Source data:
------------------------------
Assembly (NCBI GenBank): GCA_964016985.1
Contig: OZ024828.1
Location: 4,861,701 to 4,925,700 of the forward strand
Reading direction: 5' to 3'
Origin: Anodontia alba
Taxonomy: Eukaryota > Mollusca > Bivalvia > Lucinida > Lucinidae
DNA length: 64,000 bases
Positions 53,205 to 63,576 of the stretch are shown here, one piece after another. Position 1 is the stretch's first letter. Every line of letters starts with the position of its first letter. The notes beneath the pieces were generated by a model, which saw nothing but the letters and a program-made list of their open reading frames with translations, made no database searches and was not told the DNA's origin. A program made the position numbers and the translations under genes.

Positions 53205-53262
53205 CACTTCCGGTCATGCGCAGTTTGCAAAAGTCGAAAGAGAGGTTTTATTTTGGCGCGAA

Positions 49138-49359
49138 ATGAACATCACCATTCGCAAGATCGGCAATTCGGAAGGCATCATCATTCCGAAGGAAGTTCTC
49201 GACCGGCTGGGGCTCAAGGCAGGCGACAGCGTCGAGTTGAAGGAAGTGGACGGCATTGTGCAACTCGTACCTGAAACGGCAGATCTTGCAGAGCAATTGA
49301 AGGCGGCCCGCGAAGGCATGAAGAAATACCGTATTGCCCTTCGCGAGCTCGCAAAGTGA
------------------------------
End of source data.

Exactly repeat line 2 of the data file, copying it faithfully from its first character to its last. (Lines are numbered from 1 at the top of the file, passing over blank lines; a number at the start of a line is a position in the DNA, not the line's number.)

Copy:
Contig: OZ024828.1